Democracy Rising

"Those who make peaceful revolution impossible will make violent revolution inevitable" ~ President John F. Kennedy

Thursday, September 29, 2005

Striving For Unification But Creating Disintegration?

There's a great little article over at the Eurasia Daily Monitor. It talks of the recent escalation of tension between Tbilisi and Georgia's seperatist regions. Whilst essential for Saakashvili's political credibility to bring these republics back under central control, a violent confrontation would suit neither side. Due to the expulsion of Abkhazia's ethnic Georgian residents during the civil war 12 years ago, Tbilisi's troops would likely meet extreme resistance by the now-majority Abkhazian's. A similar reception could be anticipated in South Ossetia.

However the interesting development in recent weeks has been the restless nature of regions within Georgia's controlled territory. Samtskhe-Javakheti, an ethnic Armenian area, called for its own broad-autonomy, as recently offered by Saakashvili to the two break-away states. Similar events are occuring in Kvemo Kartli a predominantly Azeri region.

The question therefore is, will Saakashvili call their bluff? Unlikely.

The problem with Saakashvili is that despite his friendly rhetoric (which often alternates with more blood-thirsty language) he has authoritarian tendencies which tend to lean towards centralisation. Devolution/Federalism come into direct conflict with such attitudes, and only fuel speculation that the President will repeat the Ajara-scenario. Here, despite a pledge of autonomy, the region has found itself under de facto government control. The legislature is packed with National-Movement members and led by one of Misha's most staunch allies.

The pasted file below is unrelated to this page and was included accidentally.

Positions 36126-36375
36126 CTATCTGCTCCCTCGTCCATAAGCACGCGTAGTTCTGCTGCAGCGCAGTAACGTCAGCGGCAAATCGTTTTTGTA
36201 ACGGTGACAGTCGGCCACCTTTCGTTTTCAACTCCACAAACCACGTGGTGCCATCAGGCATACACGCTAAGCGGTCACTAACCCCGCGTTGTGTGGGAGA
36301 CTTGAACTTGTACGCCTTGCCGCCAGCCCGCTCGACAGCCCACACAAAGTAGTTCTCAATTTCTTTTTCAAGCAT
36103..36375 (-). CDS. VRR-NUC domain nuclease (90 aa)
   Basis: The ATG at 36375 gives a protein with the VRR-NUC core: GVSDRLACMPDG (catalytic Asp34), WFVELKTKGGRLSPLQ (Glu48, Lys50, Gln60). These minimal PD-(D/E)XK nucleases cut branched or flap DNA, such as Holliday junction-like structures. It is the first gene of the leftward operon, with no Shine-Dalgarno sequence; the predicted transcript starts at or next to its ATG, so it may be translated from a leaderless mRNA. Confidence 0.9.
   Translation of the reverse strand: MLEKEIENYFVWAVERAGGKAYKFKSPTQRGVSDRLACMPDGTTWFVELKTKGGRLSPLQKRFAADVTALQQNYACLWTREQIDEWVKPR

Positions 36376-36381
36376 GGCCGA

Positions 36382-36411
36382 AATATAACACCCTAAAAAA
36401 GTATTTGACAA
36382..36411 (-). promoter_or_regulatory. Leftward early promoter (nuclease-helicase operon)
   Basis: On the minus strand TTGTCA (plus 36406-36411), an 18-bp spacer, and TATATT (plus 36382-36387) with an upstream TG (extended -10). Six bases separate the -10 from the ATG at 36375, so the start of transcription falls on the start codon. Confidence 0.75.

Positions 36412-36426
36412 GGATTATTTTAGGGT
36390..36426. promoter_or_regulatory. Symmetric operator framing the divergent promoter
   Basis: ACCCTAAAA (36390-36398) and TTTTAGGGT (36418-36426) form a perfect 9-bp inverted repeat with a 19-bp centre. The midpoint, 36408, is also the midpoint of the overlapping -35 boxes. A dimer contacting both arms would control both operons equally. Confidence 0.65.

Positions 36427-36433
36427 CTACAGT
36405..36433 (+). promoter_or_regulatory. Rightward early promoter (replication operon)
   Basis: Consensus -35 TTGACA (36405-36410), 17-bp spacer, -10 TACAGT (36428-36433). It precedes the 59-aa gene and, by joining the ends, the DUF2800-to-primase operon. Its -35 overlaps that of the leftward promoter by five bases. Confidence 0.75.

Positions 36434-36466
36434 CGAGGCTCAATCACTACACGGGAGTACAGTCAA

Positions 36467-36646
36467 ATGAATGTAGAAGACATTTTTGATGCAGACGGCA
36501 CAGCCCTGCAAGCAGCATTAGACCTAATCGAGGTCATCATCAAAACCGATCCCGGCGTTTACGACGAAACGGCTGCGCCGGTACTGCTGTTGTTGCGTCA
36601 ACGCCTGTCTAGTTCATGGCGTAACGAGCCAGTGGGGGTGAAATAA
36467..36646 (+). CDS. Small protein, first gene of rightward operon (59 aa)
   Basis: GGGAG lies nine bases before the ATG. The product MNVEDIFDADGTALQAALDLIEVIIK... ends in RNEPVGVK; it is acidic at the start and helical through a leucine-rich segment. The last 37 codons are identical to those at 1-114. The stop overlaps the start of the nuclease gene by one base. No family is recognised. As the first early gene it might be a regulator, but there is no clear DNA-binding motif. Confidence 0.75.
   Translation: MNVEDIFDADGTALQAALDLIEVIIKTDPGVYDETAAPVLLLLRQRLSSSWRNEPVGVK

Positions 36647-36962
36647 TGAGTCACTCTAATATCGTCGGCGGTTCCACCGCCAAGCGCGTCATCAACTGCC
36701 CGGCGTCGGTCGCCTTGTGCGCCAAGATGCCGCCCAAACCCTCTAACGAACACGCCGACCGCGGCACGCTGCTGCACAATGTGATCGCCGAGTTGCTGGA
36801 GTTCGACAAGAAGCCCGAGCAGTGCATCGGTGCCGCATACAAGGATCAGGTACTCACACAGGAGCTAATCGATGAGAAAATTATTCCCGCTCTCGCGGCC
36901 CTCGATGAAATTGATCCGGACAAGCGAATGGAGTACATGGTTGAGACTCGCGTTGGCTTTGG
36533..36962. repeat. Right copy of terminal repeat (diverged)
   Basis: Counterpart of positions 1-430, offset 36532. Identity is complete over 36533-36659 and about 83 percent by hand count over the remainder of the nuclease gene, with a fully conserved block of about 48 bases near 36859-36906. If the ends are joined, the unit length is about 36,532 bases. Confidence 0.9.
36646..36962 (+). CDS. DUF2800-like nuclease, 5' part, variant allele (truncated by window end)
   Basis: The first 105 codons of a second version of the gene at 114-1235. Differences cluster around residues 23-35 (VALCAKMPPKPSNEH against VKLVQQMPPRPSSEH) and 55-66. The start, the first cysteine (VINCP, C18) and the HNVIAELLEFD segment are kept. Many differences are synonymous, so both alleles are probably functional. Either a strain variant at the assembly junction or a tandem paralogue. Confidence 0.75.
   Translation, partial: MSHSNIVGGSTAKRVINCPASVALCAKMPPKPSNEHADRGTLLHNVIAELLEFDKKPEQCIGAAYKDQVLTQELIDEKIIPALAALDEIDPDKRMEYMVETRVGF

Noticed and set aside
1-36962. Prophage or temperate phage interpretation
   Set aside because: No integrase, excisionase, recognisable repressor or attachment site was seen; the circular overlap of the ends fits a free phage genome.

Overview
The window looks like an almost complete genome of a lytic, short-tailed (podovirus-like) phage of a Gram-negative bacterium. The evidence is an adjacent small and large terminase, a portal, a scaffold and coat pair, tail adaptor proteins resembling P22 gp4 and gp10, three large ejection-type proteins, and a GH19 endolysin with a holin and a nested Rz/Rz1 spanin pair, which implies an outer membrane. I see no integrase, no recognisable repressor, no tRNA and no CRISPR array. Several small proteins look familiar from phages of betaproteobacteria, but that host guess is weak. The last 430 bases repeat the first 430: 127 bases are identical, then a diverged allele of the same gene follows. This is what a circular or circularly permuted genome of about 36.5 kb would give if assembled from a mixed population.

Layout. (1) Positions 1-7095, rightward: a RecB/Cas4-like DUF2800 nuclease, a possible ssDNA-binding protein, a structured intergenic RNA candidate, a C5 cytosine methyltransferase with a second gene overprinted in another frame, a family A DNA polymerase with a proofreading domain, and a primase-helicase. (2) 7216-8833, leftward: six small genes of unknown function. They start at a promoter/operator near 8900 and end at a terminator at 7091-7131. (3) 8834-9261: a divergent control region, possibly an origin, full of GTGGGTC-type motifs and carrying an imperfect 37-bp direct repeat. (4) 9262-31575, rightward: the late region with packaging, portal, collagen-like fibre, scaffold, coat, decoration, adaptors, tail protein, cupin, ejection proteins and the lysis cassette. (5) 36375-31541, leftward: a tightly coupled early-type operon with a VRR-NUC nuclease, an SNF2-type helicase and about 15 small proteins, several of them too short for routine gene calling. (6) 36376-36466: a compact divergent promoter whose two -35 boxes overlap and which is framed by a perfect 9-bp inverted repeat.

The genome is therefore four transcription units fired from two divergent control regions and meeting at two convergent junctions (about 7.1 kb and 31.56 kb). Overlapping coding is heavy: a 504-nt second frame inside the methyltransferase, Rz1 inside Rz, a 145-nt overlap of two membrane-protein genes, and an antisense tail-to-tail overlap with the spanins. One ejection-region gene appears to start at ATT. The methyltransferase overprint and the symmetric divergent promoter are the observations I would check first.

If Saakashvili did allow broad autonomy to the two aforementioned regions and Ajara, there would be concrete evidence to support the belief that Ossetia and Abkhazia might receive the same. Unfortunately bringing these breakaway republics under control has more to do with Misha's personal power drive than the territorial integrity of Georgia. Georgians may have to wait years for a new leader, with pragmatic ideals, to become President before they see the borders of their land returned to their true state. In the meantime those minorities already under central control will grow in restlessness as their rights continue to be ignored. Will the next Georgian Civil war come from these areas? Watch this space


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